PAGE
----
She said that the Netherlands is not one of the largest exporters in the world because it produces so much itself but rather as a result of importing agricultural products from all over the world, processing them and then exporting the processed products. The Netherlands produces €3.5 billion of food itself importing approximately €7.6 billion of agricultural products from 128 countries. Eventually food worth €11.3 billion is exported to 152 countries with the main export products being flowers, meat, dairy products, eggs, vegetables and fruit.

The Netherlands are experiencing major challenges as a result of climate change and have adopted a new approach known as circular agriculture in order to make the most efficient use of scarce resources. This approach entails the prevention of waste at all stages of production, using the waste from one supply chain as the feedstock for the next, and the use of waste food as animal feed. This approach also requires smart integration between plant and animal supply chains. “What we are now aiming for is to produce more food while reducing our footprint on the environment,” explained the Dutch visitor.

Dr van Asselt Highlighted  a renewed drive to educate farmers on the benefits of adopting the latest technologies to ensure future productivity . Increasing use is made of data obtained from individual farmers who retain ownership of the data and are paid by third parties who make use of it.

of International Strategy from Topsector Agri and Food
International Strategy from Topsector Agri and Food

Dr Willemien van Asselt
Director, International Strategy from Topsector Agri and Food

Technology increasingly important

John Deere empowers farmers

Tavonga Siyavora, Programme Manager - New Market Entry at John Deere provided delegates with insight into the rapid increase in the speed of introduction of technology in the company's tractors and other equipment.

The objective is to empower farmers to be more productive using telematics, connectivity, data capture and analytics.

John Deere logo
Tavonga Siyavora, Programme Manager

Agri Technovation
introduces My Farm Platform

Agri Technovation's Eric de Vries stated that many farmers were overwhelmed by new technology solutions being promoted to them. He believes that farmers need to identify what data or equipment they really need to improve their productivity levels cost-effectively. Data not only needs to be collected, but also monitored and interpreted to make it meaningful. The My Farm Web platform, currently being rolled out globally, aims to provide such a solution to farmers.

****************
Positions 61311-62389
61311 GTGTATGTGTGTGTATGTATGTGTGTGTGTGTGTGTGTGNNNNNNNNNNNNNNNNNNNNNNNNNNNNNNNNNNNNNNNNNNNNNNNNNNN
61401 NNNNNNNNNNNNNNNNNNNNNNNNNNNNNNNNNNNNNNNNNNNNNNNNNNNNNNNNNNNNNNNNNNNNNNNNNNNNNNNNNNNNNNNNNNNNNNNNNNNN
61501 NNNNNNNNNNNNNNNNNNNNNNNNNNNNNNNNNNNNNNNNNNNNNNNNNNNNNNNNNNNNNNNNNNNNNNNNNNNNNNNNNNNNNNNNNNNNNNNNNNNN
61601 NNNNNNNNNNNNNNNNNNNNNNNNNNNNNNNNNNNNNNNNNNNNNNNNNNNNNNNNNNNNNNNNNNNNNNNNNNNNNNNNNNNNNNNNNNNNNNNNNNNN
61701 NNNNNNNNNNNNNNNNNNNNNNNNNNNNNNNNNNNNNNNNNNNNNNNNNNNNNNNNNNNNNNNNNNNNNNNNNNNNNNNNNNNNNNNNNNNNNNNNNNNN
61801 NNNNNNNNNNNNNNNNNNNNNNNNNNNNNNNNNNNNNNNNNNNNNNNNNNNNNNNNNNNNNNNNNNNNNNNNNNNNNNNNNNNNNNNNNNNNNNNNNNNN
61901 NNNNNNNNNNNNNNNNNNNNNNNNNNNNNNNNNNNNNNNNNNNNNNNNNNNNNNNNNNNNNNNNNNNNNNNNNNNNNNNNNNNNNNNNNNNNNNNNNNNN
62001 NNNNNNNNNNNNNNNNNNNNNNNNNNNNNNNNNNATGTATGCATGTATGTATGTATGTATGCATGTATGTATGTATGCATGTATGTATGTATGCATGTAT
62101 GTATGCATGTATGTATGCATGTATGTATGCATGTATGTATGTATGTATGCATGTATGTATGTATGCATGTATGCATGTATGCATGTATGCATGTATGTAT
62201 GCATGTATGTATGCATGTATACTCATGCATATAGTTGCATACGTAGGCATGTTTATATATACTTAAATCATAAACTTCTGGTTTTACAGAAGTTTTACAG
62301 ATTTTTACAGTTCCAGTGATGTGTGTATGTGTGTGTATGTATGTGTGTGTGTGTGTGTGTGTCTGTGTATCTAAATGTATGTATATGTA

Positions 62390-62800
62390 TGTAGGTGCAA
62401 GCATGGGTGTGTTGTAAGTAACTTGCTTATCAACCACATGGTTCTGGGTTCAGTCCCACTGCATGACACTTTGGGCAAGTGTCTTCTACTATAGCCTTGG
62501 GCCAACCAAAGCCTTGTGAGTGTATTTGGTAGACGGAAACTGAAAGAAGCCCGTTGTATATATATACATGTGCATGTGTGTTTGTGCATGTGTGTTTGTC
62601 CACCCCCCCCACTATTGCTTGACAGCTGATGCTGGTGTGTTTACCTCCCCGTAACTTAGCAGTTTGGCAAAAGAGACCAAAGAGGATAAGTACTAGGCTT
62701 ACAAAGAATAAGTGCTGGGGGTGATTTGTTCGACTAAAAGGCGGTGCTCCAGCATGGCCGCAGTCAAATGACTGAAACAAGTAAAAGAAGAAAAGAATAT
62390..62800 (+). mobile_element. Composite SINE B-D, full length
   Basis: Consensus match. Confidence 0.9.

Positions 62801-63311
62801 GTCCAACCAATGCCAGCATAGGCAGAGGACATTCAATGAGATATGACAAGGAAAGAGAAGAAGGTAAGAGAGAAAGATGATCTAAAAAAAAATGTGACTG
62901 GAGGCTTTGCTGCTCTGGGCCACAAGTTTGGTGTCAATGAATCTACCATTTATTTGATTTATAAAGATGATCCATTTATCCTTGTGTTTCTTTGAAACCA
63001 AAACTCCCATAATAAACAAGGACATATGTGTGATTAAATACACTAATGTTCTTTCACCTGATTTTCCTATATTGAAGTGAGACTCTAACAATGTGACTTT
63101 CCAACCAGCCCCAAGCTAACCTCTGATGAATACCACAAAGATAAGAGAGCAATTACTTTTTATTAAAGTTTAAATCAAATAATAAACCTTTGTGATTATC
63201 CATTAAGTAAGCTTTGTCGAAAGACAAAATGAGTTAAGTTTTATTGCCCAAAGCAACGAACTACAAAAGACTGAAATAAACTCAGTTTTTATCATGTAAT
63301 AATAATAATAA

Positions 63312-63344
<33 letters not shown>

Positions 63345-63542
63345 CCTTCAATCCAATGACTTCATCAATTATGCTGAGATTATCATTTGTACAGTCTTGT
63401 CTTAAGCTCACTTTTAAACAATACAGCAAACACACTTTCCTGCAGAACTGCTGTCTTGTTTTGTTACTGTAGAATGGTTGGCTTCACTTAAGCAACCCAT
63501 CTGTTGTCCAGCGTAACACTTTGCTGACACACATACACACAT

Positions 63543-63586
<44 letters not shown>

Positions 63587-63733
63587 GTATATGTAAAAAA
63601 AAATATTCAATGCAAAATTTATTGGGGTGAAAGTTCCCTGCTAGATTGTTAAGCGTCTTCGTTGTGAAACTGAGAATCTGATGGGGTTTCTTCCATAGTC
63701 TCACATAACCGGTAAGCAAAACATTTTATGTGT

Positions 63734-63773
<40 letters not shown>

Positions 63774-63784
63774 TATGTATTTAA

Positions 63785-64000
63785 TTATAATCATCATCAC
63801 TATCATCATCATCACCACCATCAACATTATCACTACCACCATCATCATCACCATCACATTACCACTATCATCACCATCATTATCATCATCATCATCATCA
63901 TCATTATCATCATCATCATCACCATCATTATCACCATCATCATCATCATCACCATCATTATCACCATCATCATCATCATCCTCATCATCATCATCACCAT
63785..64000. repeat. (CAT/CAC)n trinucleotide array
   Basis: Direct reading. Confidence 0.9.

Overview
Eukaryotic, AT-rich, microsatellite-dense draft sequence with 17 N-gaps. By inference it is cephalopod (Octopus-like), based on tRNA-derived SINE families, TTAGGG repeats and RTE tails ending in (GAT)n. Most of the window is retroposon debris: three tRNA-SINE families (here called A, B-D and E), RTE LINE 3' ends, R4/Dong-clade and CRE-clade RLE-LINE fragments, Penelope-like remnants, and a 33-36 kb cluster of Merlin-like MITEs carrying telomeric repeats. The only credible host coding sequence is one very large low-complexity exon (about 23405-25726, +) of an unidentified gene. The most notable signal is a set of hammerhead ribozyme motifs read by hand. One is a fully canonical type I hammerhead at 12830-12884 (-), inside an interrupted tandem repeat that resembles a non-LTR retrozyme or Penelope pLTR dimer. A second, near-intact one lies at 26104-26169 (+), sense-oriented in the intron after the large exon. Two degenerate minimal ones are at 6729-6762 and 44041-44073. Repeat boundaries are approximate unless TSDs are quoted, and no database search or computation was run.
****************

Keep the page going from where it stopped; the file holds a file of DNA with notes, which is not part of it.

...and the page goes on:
Agri innovation
Agri Technovation's Eric de Vries

More reseach required

Livestock consultant, Dr Michael Bradfield, is of the view that the livestock sector does not always receive the support required in terms of investment in research and development despite being the largest component in agriculture's contribution to South Africa's GDP.

In order to meet the demands of major livestock and beef export markets traceability is urgently required. The widespread introduction of traceability could also play a role in reducing livestock theft.

Livestock consultant,
Livestock consultant, Dr Michael Bradfield,

Agriculture currently accounts for 60 - 70% of South African water usage. Benoit le Roy of Water Shortage South Africa highlighted the risk for farmers who would be first in line when cities and towns looked to increasing their water supplies and stated it is essential for farmers to develop systems and processes that decrease water usage.

Le Roy stated that R900-billion is required to resolve the country's water shortages - this amounts to double Eksom's debt.  He added that water is a fundamental economic enabler and does not receive enough attention from government with ongoing policy uncertainty exacerbating the problem.

Water Shortage South Africa
Benoit le Roy

Technology Improves Output

Leading farmer, Cobus van Coller of the Farm Libanon in the Viljoenskroen district, provided attendees with excellent, practical insight into the way that agricultural output can be increased using the latest, relevant technology.

Cobus was the recipient of the 2019 National Sheep Farmer of the Year presented in association with Voermol, BKB, FNB, Zoetis & Landbouweekblad.

Libanon in the Viljoenskroen
Cobus van Coller of the Farm Libanon

CAN Agri

Francois van der Merwe, CEO of CAN-Agri, presented a South African vertical farming innovation that is finding traction globally.

The system for growing leafy greens may be expensive to erect but is very cost-effective and efficient to operate using a closed loop system distributing nutrient infused water. This is particularly beneficial in regions such as the Middle East where the heat makes outdoor farming impossible.

can agri
Francois van der Merwe CEO, CAN-Agri

Day one concluded with the  official opening cocktail function hosted by AFGRI.  

Seen here: Thinus Prinsloo - Chairman, AFGRI Agri Services; Chris Burgess - Editor-in-chief, Landbouweekblad and Werner Scholtz, CEO of Landbouweekliks Producers, Brand Republic

Day one concluded